Sanderson Engine Receives Patents on Mechanism for High-Efficiency Engine; Possible Hydraulic Hybrid Application
|Cutaway drawing of the Sanderson engine.|
Sanderson Engine Development Company (SED), which is developing a new engine that allows the conversion between reciprocating and rotational motion without the use of a conventional crankshaft, has been awarded three patents on critical elements of its technology.
The patents cover a piston assembly, an associated piston connecting joint, and a variable compression ratio mechanism. The piston joint and associated components are core components of the Sanderson Rocker Arm Mechanism (SRAM) invented by Robert and Albert Sanderson.
Among the applications for the engine currently being investigated is an integral hybrid hydraulic engine capable of powering a hydraulically-driven automobile.
In its simplest terms, the Sanderson Mechanism developed by SED is a variable-stroke system for single and multi-cylinder piston engines, using a patented configuration of universal joint and rocker arms to achieve remarkably low friction, small size, and high power-to-weight ratio. Other features are simple variable stroke adjustment, and very low noise and vibration.
The stroke is variable on all pistons simultaneously from a singe point control, easily controlled during engine operation even under all engine operating conditions. This feature is particularly valuable in increasing engine efficiency through higher CR, and reducing emissions, for example during cold-start and other conditions.
|Sanderson prototype. Click to enlarge.|
The SRAM concept allows the design and construction of a single integrated engine that incorporates a built-in hydraulic drive. This permits the elimination of numerous components normally required in hydraulically actuated vehicles such as log skidders and other commercial equipment.
Other potential applications being investigated for SRAM technology include pumps, compressors, refrigeration equipment, electric generators, agricultural and construction equipment, and hydraulic windmill systems.
The patent for the piston assembly covers both single- and double-ended pistons that are connected to a unique rocker arm mechanism in a manner that enables the engine’s compression ratio to be changed by varying the piston stroke while the engine is operating. The patent covers the application of the variable combustion ratio technology to various types of engines including two- and four-stroke, diesel, multi-fuelled, steam powered, and others.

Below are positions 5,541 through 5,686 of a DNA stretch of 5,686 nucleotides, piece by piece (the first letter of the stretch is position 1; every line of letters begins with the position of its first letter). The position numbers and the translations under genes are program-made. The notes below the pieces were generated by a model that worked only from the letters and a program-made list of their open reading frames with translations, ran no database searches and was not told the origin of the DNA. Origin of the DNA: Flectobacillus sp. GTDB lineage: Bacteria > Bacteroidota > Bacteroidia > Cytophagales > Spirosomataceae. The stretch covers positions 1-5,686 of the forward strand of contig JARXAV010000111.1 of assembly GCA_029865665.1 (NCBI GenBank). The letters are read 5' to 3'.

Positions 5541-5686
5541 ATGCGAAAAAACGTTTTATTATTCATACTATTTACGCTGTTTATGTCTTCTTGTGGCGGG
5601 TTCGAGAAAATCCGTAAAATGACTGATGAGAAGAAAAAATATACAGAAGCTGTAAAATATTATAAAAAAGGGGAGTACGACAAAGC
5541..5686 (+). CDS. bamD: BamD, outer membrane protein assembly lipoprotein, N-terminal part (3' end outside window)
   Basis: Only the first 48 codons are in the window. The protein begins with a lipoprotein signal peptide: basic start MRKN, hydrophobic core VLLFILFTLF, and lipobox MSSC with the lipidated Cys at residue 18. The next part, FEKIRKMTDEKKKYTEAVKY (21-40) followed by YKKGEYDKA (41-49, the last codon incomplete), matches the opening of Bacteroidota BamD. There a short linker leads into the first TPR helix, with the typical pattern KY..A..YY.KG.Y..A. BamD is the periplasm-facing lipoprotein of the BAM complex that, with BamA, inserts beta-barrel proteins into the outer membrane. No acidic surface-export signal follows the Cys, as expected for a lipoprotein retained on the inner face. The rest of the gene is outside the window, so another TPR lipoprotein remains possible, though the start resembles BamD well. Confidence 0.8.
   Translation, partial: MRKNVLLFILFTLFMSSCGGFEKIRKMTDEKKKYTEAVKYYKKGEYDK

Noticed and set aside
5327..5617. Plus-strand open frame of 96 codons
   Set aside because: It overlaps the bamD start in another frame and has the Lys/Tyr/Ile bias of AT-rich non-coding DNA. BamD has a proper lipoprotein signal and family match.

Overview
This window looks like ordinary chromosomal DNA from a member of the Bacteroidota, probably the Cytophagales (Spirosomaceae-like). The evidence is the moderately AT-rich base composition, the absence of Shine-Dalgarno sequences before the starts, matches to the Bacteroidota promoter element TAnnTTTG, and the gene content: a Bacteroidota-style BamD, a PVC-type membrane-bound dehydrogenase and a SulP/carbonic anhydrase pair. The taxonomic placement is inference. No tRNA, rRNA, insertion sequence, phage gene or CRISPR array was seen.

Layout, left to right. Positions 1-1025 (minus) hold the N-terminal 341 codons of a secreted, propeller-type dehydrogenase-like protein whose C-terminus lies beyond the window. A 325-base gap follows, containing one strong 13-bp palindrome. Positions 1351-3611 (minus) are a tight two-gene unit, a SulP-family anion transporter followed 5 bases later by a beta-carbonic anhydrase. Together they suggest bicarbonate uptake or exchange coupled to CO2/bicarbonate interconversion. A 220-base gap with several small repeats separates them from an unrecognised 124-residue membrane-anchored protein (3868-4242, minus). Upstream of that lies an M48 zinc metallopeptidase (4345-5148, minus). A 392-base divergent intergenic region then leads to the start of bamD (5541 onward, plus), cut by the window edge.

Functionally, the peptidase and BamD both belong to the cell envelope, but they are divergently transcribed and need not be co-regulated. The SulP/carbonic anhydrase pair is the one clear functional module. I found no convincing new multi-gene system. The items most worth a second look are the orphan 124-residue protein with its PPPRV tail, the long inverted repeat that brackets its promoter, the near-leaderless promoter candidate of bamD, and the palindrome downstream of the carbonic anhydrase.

The patent for the piston joint covers a new type of sliding joint assembly that couples a single- or double-ended piston to the Sanderson rocker arm, which in turn permits the virtual elimination of piston side-load, thus reducing friction, heat, and engine wear. The piston joint represents one of the principal breakthrough technologies of the Sanderson Rocker Arm Mechanism.
The patent for the piston assembly includes the incorporation of a drive gear and associated components to enable varying the stroke of a piston between zero and maximum stroke. This permits the compression ratio of an engine to be changed while the engine is running.
John Fox, president of Sanderson Engine Development, said that the company is working toward licensing its SRAM technology to several vertical industry segments.
With escalating gasoline prices, SRAM engines will enable accelerated development of ultra high-efficiency vehicles that are much lighter than today’s automobiles and may reach previously unattainable levels of fuel efficiency. SRAM engine technology could achieve up to 75 miles per gallon or more in a mid-sized sedan or SUV.—John Fox